Patrick Chuard, Veronica Grassi, 12 October 2020

Equal opportunities are not only ethically desirable but also important for economic growth, and one important facet is intergenerational income mobility. Using administrative data, this column documents intergenerational income and educational mobility in Switzerland. It finds that income mobility in Switzerland is high, but education depends strongly on parental income. It goes on to ask whether the country's vocational training and education system might be the primary reason for this ‘high income, low educational mobility’ conundrum. 

Florian Eckert, Heiner Mikosch, Markus Stotz, 31 August 2020

The corona crisis has hit the Swiss economy hard, with survey results showing that corporate profits and demand expectations collapsed and uncertainty about future business prospects has risen sharply. This column uses unique company bankruptcy data for Switzerland to assess the current bankruptcy trend using the concept of excess mortality. The corona crisis is not causing a wave of bankruptcies for the time being, but it is still too early to give the all-clear.

Christoph Basten, Steven Ongena, 15 August 2020

Recently, the debate around potential changes to financial intermediation with the introduction of new technology or FinTech has gained pace. Using data on bank responses to household mortgage applications through a Swiss web platform, this column contributes to the debate by showing how online platforms can allow smaller banks to expand to areas beyond their branch network. It finds enormous potential for web platforms to shake up local lending competition, open up new ways for geographical diversification, and facilitate automation of lending decisions.

Cédric Tille, 11 April 2020

The adoption of a debt brake rule in the late 1990s has led to a reduction of Swiss government debt. In fact, Switzerland seems to have a problem of too little debt. This column argues that instead of reducing its debt level further, which in the current configuration amounts to investing at a negative interest rate, Switzerland has several more appealing options.

Steven Ongena, Raphael Auer, 14 January 2020

Targeted macroprudential policies may spill across sectors, but this does not mean that they are ineffective. This column shows how the effects of a countercyclical capital buffer designed to curb house price growth in Switzerland spilled over into commercial lending. But a model that matches the uncovered spillovers in volumes and interest rates shows that they by no means undermine the rationale for focusing policy measures on specific sectors. On the contrary, it suggests that regulators can avail themselves of this new tool to increase the overall resilience of banks

Marius Brülhart, Jonathan Gruber, Matthias Krapf, Kurt Schmidheiny, 23 December 2019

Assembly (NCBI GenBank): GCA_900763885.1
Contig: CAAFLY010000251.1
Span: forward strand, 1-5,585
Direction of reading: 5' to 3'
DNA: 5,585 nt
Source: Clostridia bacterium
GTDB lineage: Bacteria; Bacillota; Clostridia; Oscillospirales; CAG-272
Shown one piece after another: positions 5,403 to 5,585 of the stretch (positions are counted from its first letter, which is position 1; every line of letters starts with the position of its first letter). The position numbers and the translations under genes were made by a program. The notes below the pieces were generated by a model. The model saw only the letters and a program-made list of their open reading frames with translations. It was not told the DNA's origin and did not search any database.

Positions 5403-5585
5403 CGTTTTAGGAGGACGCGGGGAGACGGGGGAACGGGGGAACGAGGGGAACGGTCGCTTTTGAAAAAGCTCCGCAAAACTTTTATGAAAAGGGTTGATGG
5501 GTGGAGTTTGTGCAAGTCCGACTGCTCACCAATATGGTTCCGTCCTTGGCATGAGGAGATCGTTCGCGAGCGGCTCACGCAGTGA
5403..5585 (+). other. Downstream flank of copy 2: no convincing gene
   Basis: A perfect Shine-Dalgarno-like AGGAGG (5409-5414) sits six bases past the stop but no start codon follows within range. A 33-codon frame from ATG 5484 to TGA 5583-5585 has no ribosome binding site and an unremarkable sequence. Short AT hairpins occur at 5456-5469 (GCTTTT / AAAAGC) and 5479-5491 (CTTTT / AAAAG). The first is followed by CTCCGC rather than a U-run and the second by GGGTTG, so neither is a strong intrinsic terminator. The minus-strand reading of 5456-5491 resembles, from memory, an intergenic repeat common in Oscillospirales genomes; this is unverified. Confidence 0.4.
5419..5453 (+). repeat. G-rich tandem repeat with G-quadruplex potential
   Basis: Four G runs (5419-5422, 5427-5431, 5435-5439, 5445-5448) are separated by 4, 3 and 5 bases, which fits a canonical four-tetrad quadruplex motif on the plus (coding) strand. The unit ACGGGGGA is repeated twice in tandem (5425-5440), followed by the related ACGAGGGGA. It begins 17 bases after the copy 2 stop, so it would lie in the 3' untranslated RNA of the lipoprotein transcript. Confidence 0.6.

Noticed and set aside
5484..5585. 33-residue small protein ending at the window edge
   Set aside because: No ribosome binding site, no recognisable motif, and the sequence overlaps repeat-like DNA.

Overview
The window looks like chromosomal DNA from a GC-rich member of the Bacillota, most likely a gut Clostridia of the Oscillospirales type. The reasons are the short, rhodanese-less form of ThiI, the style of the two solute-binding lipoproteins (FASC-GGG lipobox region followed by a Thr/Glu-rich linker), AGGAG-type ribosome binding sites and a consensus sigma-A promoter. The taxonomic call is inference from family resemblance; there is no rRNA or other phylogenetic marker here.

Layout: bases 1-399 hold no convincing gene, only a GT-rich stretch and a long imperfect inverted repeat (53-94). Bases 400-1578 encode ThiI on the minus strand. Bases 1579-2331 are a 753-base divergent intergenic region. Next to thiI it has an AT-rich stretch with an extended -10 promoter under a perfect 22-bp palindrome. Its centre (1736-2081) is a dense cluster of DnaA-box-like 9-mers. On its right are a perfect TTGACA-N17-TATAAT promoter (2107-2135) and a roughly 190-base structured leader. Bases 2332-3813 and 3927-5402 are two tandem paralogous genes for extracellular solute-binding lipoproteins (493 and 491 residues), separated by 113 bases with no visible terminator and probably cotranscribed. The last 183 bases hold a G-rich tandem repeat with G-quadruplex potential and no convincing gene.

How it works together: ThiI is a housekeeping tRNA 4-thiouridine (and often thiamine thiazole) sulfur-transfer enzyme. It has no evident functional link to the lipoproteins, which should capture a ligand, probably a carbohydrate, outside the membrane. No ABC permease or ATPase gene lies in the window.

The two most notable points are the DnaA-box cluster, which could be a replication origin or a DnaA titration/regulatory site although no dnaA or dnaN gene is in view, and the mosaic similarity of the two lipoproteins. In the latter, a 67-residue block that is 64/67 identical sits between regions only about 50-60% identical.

Wealth taxes are in vogue, and academic research on the subject is picking up. Recent studies have produced widely diverging estimates of the elasticity of the wealth tax base. Some of this is due to methodological differences. This column analyses wealth taxes in Swiss cantons and shows that jurisdiction size and enforcement also play a role. When applied at the sub-national level and without third-party reporting, wealth taxes are particularly easily avoided.

Eric Golson, 11 November 2019

Neutrality has long been viewed as impartiality in war. This column, part of the Vox debate on World War II, asserts that neutral states in the war were realist in approaching their defence to ensure their survival. Neutrals such as Portugal, Spain, Sweden, and Switzerland maintained independence by offering economic concessions to the belligerents to make up for their relative military weakness. Economic concessions took the form of merchandise trade, services, labour, and capital flows. Depending on their position and the changing fortunes of war, neutral countries could also extract concessions from the belligerents, if their situation permitted.

Katharina Erhardt, Simon Haenni, 27 May 2019

Firm entry is widely viewed as a central driver of economic growth, so understanding the role of culture in explaining differences in entrepreneurial activity is important. Using Swiss data on individuals’ cultural origins going back to the 18th century, this column compares the entrepreneurial activity of individuals who live in the same municipalities but who have their cultural origins on different sides of the language border. It finds that individuals with ancestry from the German-speaking side founded 20% more firms than those with ancestry from the French-speaking side. Yet, the cultural origin of the founder does not affect firm-level outcomes such as bankruptcy or revenues.  

Alex Cukierman, 02 November 2018

The size and nature of an economy have a crucial influence on the measures that can be taken in response to major shocks. This column investigates the forex interventions taken by Switzerland and Israel – two small, open economies – in the wake of the Global Crisis. While discretionary interventions are shown to be preferable when policy rates are strictly positive, this is no longer valid when the effective lower bound is reached and unconventional monetary policy is called for. The transfer of reserve management to a sovereign wealth fund is also discussed. 

Beat Weber, 21 May 2018

On 10 June 2018, Switzerland will be the first country to have a referendum on the introduction of Sovereign Money ('Vollgeld'). This column argues that the Vollgeld project and cryptocurrencies such as Bitcoin build on popular fantasies about money that are disconnected from the actual operation of the current monetary system. Unfortunately, the latter’s features remain underexplored even among economists.